Data Wonk

Can Wisconsin Democrats Rebuild Their Brand?

Maybe the party needs to think like a business and rethink the product it offers.

By - Mar 23rd, 2015 12:09 pm
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The challenges facing the Democratic Party are not easily solved, but its possible the party could learn lessons from business. Successful businesses add value. That is, the value to the customer of the product or service they offer exceeds the cost of offering that product or service. Thus there are two basic strategies for increasing the amount of value added: cutting costs or increasing the value of the product to the customer.

The first strategy, generally called cost leadership, has been used by very large and successful businesses, notably Walmart and McDonalds. The big advantage of the strategy is that it’s easy to describe: relentlessly chipping away at costs. But that’s also its big disadvantage: there are always others looking for ways to drive down costs even more. Walmart is feeling pressure from on-line retailers and dollar stores. Most of these potential competitors will likely fail, but Walmart’s management must worry that someday it will suffer the fate of its predecessors — Kmart and earlier discount chains. The very obviousness of the cost strategy is a key danger to its continued success. Someone is always trying to figure out how to make and deliver things more cheaply.

The second business strategy goes under a variety of names. Some authors call it a responsiveness strategy—to respond quickly and flexibly to customers’ needs. For others it is an innovation strategy—keep bringing out new and improved products before competitors do. This approach can also be built around a trusted brand. The variety of names is telling because the second strategy is not really a single strategy, but a variety of strategies, all aiming to differentiate a business from its competitors in a way that’s meaningful to its customers. I will group them all as “differentiation” strategies.

It turns out it’s very hard to combine a cost leadership strategy with a differentiation strategy. Businesses trying to do a little of each end up with higher prices than those pursuing a pure cost leadership strategy and less interesting products than those concentrating on differentiating themselves.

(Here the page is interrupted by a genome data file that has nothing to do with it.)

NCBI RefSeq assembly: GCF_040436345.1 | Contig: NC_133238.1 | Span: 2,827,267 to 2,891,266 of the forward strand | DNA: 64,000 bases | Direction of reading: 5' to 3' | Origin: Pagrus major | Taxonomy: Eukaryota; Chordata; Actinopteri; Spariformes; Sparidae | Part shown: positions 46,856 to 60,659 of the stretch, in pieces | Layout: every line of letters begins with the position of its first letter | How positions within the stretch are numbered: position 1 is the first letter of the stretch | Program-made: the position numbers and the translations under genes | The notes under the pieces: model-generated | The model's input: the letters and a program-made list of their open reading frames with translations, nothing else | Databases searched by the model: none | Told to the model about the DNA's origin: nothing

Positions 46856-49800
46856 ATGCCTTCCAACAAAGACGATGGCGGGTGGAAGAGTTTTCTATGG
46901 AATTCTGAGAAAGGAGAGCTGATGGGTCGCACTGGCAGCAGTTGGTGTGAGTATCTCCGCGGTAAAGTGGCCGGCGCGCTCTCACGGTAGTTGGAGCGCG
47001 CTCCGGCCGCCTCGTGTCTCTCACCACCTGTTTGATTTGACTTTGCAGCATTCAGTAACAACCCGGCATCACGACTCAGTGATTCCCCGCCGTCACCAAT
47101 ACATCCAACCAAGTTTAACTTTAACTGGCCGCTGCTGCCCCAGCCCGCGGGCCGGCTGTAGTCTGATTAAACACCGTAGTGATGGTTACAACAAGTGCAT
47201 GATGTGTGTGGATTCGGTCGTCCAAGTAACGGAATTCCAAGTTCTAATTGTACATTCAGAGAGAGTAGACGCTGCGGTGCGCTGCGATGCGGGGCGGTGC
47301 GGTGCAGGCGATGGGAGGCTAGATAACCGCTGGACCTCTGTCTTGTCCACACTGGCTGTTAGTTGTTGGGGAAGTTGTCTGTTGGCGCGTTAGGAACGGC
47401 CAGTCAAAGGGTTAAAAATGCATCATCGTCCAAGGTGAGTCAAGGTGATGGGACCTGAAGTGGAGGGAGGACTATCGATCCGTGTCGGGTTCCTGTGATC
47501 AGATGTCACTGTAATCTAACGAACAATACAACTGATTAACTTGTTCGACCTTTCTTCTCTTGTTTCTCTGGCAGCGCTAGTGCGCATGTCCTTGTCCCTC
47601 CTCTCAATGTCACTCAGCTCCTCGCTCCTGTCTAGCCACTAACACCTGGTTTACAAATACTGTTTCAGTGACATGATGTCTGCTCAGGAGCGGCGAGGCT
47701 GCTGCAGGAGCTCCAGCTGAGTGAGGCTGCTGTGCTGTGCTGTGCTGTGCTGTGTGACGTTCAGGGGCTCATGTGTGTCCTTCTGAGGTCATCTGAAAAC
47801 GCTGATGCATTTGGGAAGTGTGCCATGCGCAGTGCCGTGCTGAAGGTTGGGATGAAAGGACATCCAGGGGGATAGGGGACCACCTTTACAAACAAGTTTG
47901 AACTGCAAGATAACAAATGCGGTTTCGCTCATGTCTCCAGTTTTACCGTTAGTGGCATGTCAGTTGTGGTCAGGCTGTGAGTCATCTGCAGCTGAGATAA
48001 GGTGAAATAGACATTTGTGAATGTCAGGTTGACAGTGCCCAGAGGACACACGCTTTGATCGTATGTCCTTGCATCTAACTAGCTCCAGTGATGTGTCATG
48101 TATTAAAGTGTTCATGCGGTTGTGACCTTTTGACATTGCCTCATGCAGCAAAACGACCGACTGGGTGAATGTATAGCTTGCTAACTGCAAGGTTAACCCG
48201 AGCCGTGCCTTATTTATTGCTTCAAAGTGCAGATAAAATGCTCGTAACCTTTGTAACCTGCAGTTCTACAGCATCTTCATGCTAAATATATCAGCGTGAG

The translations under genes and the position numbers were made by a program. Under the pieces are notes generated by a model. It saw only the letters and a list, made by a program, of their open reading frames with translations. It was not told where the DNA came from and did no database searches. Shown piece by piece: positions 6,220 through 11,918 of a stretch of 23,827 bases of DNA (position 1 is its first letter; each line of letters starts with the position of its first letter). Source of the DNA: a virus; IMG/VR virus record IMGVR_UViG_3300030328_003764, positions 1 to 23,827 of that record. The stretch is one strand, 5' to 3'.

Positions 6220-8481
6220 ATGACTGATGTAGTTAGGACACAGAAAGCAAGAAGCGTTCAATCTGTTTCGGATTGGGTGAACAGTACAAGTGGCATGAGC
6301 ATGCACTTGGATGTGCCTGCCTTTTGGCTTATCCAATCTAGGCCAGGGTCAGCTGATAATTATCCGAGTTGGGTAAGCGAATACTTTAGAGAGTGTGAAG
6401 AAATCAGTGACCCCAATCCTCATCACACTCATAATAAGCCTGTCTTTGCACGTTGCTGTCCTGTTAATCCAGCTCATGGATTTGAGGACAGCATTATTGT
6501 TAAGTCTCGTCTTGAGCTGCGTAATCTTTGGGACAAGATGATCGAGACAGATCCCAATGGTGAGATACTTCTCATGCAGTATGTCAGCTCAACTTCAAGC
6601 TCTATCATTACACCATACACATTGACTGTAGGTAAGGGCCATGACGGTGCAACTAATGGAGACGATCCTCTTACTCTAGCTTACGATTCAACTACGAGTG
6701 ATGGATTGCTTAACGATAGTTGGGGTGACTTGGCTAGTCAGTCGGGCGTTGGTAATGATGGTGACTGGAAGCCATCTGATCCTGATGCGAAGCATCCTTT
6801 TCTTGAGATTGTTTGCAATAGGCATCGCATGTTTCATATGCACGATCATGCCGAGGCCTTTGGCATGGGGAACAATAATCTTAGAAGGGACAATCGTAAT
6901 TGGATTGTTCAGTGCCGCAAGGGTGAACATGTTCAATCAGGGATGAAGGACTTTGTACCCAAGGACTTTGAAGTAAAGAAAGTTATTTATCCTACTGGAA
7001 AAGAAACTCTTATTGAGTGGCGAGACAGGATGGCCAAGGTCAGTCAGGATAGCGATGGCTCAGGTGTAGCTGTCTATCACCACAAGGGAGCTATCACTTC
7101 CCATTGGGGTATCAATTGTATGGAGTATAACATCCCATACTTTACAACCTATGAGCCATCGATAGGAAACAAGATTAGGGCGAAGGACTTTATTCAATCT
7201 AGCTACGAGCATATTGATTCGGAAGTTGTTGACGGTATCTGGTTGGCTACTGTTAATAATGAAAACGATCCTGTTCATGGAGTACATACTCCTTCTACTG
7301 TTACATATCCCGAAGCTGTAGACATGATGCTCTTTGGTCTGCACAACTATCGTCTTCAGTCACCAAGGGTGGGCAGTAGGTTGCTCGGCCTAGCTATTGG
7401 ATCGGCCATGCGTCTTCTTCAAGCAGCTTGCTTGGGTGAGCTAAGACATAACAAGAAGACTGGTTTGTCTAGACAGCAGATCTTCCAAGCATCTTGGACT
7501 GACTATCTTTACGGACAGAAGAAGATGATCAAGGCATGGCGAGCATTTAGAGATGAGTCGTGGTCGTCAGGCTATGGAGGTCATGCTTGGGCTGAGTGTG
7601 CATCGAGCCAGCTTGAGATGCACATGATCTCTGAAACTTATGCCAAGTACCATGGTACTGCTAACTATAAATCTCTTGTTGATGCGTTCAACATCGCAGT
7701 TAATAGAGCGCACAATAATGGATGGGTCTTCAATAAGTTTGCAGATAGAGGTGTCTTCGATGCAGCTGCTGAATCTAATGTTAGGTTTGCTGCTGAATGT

One strategy that has sometimes proven successful in the short run is to switch from a differentiation to a cost strategy—often as a result of a hostile takeover. For instance, the new owners might cut out research, live on products already in the pipeline, and drive short-term profits higher. I think of this as a “Kalmanowitz” strategy. The late Paul Kalmanovitz would buy declining brewers, including Falstaff and Milwaukee’s own Pabst, cut out all marketing expenses, and watch their sales decline. In the meantime, without the marketing expenses, profits surged and Kalmanowitz became one of the richest men in America.

Another example is Carly Fiorina’s regime at Hewlett-Packard in which she substantially cut the research budgets. This did not work out as well for her as for Kalmanowitz; after the stock price tanked, the board fired her. Currently she is running for president, suggesting that business incompetence is no barrier to a political career.

The strategy to attract business adopted by the Walker administration for Wisconsin falls solidly into the cost leadership mold. It is a strategy promoted by numerous conservative think tanks that claim this approach is guaranteed to bring economic success. The underlying assumption is that reducing labor costs, the size of government, and taxes—particularly on the wealthy–will attract businesses and jobs.

The widespread advocacy for this strategy points up one obvious limitation. The more states adopt this strategy, the lower the odds that any one state will see success. As I’ve previously shown, the data shows this approach really isn’t working very well.

In a global economy, there is a limit to how much any American state can win through a cost leadership strategy. At one time the labor and other cost differences between New England and southern states was sufficient to induce textile and furniture manufacturers to move their operations to the south. With globalization, these operations have moved to countries with far lower costs than offered in any American state. While Apple designs its phones in California, it manufactures them in Asia, not Mississippi. Unless Wisconsin is prepared to accept wages competitive with those in Bangladesh, there is no way it can win global competition based purely on costs.

One can point to special cases where a relative cost advantage between states may win the day. One reason Amazon’s distribution center was located in Kenosha rather than Lake County was probably to avoid the Illinois sales tax on sales to the Chicago market. However, such cases are pretty rare.

The Republican fixation on a cost leadership strategy for Wisconsin offers an opportunity for Democrats to develop a coherent differentiation strategy. Democrats could start by looking at the traditional strengths of Wisconsin and exploring how to build on them. These include:

  1. An emphasis on environmental protection.
  2. Leading edge regulation.
  3. High quality and advanced education and research

Such a strategy would emphasize investment in tomorrow’s technologies such as those that offer alternatives to carbon-based energy, in sharp contrast to the present state policy aimed at protecting the primacy of coal.

Locally, this strategy would emphasize enhancement of Milwaukee’s lifestyle to better compete with cities like Portland.